Lumpectomy – Other terms used for lumpectomy are breast conserving (or breast saving) surgery. In this procedure, the surgeon removes the part of the breast containing a tumor or lump, and some of the normal tissue that is around it. All the tissue that is removed from the breast is carefully examined to see if there are cancer cells in the normal tissue that was removed around the tumor or lump. The outer edge of this tissue is also called the margins. If cancer cells are found in this tissue within the margins, more surgery is needed to remove the rest of the cancer. After lumpectomy, it is generally advised that women receive 5 to 7 weeks of radiation treatment to get rid of any cancer cells that may be in the remaining breast.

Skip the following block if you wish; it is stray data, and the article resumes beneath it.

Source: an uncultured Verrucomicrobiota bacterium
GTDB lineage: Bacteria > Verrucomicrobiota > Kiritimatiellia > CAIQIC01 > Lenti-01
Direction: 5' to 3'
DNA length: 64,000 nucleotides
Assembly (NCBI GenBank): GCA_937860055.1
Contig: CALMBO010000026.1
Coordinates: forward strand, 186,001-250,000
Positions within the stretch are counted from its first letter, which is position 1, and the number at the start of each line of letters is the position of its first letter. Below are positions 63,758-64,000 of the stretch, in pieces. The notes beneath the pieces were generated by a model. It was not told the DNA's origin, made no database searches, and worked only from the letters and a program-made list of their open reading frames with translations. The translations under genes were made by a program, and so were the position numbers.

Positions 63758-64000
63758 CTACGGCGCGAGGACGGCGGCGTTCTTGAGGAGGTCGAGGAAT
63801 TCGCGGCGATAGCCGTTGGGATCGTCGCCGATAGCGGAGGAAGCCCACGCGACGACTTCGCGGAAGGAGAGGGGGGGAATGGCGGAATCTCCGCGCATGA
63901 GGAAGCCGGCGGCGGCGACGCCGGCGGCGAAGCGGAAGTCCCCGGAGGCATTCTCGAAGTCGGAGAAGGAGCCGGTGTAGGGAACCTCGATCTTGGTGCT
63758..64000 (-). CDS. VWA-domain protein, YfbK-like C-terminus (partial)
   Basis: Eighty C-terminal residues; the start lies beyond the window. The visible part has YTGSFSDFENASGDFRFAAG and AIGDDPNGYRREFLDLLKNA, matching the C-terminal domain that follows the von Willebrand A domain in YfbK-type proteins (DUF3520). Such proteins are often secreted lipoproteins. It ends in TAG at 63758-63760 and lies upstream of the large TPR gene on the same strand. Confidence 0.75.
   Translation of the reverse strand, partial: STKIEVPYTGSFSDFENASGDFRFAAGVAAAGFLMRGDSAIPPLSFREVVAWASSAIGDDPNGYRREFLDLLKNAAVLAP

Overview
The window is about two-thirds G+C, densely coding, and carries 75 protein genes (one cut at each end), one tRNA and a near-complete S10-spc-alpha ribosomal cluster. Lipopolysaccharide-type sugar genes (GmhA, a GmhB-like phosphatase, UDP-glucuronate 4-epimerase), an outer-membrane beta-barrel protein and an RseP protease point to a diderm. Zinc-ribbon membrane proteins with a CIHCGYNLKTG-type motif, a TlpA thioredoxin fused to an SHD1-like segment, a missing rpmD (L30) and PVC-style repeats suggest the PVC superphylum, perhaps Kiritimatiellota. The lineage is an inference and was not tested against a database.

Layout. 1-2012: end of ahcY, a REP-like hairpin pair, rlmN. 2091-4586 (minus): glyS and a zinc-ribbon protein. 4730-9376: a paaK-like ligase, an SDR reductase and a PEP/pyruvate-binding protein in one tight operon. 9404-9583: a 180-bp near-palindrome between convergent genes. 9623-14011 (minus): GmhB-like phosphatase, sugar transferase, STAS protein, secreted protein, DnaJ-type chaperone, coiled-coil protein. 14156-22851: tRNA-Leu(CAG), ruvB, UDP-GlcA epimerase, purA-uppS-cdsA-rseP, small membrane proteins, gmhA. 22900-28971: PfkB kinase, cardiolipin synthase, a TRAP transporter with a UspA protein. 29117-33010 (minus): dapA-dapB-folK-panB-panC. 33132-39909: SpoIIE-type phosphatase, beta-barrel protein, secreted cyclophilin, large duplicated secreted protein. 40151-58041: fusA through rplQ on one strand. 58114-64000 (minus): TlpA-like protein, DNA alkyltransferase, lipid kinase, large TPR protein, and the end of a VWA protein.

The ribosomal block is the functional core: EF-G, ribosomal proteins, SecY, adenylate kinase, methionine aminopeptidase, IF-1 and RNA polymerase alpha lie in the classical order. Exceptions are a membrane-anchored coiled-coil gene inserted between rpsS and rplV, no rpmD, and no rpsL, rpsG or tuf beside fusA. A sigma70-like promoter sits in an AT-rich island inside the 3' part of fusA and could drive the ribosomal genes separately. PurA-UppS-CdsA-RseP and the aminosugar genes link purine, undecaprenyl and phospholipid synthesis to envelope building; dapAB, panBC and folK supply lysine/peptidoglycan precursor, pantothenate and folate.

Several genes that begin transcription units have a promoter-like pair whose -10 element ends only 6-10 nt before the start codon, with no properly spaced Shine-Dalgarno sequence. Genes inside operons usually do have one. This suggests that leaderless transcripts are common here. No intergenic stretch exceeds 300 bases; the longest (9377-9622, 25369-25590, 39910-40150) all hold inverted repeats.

The size of the lump is a key issue in deciding between lumpectomy and mastectomy. While different studies show different results, in general, lumpectomy is more likely to be effective when the lump is less than 1 to 2 cm is size. Before a woman decides between lumpectomy and mastectomy (removal of the entire breast), she should consult a doctor who specializes in breast care, and get a second opinion from another breast care expert. It is also important to select a surgeon who is skilled in doing breast surgery.